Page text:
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  • Ian Fastert

Where Are The Movies?

As 2022 came to a close, many justifiably thought the year was rather sparse in quality films. The year had largely been a parade of a handful of massive tentpole movies spread out every couple of months, to varying degrees of critical success. Some of these blockbusters were good, but if one is chained only to viewing films operating on a grand budget they do themself a disservice by missing out on the interesting independent projects bubbling beneath the surface.

You’ve probably heard of at least one of them– A24’s Everything Everywhere All at Once (made for a modest $14mil, or nearly 1/18th the budget of the recently released sequel to Black Panther), which became a runaway success and the indie studios’ all-time biggest hit this spring through rapturous word of mouth, creating a minor cultural phenomenon in the process. Its run was a huge moment for film and movie theaters after a pandemic that had lessened their importance and a spit in the face to the streaming service playbook, where as much content as can be produced is dumped to fend for itself. Here was a movie people were leaving their couches to go out of their way to see, not throwing on because they don’t feel like leaving it.

Yet since Everything’s release, no indie film has been able to gather the same momentum, though certainly not for lack of trying. In the doldrums of early fall, when the biggest corporations had only been able to muster up half-baked escapism like Bullet Train and Black Adam, last year’s swath of “prestige” pictures fought for attention among a sea of genre pictures, marketing themselves to a smaller audience with the hope that recommendations could drive tickets over pure marketing power. While to some that term (frequently equated to “Oscar bait,” incorrectly) inspires a groan and images of self-serious pretension, it truly says nothing about the content or quality of said film. While October was barren for large releases, independent fare like Tár, The Fabelmans, All the Beauty and the Bloodshed, and Aftersun have been populating smaller theaters all over New York, waiting for someone to take a chance on them.

But what is keeping these movies from truly breaking out? Not reviews, clearly–the previously mentioned Aftersun stood tall as the highest-rated film of the year on aggregate website Metacritic, but remains shockingly under-viewed even in the niche of A24 movies. Quality movies being ignored upon release is nothing new, but in a film landscape with gaps this large between buzzy releases, these notable films not stepping up to the plate for a chance of breaking out is odd, to say the least.

A24 did not give the film the same push Everything Everywhere did, deciding to put it in a maximum of 97 U.S. screens, dropping even lower since. On top of that, it had barely seen advertising outside posters placed within local theaters, an oddity considering the distributors’ knack for promoting their films through the internet. For multiple years now, A24 films have taken refuge in the advertisements between Instagram stories– alongside Everything Everywhere, their horror releases of the year (X, Bodies Bodies Bodies, and Pearl) were all pushed through this platform. Yet there had barely been a peep about Aftersun on these channels. In fact, as someone who follows the Film Festival Circuit where the film premiered pretty attentively, I’m still not completely sure what the plot of the film even is, outside of a few evocative images and blurbs shared by film critics. With the extensive pushes given to their higher profile releases last year, it would be a fair assumption that the small studio simply didn’t have the budget left to give this film the rollout it deserved, yet the complete abandonment of what could have been a big award’s season contender doesn’t sit right with me. Looking at the trends of theatergoing and marketing that may have influenced that decision points to a worrying ideology of turning “prestige films” into more content for streaming services.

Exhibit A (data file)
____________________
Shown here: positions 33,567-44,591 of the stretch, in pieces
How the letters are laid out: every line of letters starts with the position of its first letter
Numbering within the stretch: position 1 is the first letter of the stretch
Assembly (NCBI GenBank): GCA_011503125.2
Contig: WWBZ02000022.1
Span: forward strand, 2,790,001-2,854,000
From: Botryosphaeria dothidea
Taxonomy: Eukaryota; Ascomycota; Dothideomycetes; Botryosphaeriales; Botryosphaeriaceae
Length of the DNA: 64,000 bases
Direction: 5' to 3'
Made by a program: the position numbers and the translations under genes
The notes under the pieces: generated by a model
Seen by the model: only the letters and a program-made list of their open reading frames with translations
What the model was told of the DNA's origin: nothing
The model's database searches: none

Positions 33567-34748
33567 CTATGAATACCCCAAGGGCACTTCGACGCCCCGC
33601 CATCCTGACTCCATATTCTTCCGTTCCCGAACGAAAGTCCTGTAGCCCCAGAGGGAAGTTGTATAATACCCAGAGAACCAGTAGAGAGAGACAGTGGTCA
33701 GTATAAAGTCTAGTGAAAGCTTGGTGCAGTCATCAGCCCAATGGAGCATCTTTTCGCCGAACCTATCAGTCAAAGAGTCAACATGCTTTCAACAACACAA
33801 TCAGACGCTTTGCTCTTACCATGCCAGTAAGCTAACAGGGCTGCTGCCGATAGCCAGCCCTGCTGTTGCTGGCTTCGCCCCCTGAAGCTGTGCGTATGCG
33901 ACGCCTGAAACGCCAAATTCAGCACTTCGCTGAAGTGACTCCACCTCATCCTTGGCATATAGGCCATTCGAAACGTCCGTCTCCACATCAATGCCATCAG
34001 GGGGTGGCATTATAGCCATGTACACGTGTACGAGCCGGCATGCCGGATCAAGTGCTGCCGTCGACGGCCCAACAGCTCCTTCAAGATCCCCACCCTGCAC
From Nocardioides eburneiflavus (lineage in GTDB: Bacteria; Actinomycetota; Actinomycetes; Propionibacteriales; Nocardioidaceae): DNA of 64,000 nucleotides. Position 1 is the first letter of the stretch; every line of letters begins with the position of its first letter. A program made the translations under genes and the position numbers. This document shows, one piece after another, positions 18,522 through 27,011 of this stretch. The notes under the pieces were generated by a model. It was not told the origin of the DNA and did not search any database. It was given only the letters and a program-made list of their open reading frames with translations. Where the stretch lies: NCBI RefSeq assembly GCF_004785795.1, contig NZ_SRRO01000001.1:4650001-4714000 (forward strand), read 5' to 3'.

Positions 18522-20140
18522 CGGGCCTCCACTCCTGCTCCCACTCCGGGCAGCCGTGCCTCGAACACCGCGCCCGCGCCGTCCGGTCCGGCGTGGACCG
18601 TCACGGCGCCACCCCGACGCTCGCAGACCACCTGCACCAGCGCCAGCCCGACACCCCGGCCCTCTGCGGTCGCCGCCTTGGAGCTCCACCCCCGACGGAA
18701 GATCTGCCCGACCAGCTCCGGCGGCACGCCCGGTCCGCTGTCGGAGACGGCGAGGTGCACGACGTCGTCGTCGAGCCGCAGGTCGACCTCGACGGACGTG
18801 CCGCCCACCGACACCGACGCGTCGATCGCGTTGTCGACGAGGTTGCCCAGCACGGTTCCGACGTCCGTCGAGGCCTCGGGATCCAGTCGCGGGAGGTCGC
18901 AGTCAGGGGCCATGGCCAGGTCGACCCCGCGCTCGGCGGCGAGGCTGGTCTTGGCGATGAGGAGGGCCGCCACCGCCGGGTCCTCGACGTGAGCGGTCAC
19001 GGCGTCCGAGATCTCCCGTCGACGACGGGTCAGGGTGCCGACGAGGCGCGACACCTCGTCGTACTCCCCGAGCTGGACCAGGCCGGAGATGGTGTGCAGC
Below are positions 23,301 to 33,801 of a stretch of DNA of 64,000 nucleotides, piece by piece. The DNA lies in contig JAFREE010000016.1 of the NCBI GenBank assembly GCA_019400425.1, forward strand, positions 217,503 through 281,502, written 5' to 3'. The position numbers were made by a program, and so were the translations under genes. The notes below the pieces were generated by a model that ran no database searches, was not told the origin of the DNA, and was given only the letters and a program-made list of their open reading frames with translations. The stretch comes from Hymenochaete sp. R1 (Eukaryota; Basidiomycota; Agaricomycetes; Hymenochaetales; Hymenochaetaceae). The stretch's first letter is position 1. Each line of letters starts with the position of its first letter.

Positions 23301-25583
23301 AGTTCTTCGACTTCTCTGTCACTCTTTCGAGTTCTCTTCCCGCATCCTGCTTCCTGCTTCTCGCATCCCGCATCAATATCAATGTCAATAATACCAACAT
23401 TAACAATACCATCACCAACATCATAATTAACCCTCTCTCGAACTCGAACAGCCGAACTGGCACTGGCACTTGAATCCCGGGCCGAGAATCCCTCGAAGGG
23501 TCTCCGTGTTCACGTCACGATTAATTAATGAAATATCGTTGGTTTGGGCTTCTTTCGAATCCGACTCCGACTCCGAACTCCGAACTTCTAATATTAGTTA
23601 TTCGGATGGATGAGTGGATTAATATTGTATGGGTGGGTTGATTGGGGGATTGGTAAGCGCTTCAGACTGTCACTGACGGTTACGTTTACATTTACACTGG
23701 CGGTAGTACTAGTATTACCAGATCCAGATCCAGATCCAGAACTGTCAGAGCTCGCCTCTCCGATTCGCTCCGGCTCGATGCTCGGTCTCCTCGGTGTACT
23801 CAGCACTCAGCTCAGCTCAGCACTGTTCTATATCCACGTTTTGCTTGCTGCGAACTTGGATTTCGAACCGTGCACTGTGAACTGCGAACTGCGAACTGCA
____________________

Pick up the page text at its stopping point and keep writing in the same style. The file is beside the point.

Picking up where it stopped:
Last November, Searchlight Pictures, an indie division of the Disney subsidiary (barf) formerly known as 20th Century Fox, released The Banshees of Inisherin at the top of the month, for releases (the next “major” film? Disney’s own Black Panther.) It received plenty of critical attention for its darkly comical script and engaging performances from Colin Farrell and Brendan Gleeson as bickering Irishmen, and awareness grew as it slowly expanded to 900 screens. With the positive buzz and a director whose last film––Three Billboards Outside Ebbing, Missouri–– brought in $164 million for Searchlight (for context, that’s more than this year’s Scream reboot), the film was on the road to being a decent success…until Disney chopped its screenings in half over Thanksgiving before announcing it would be headed to streaming mid-December.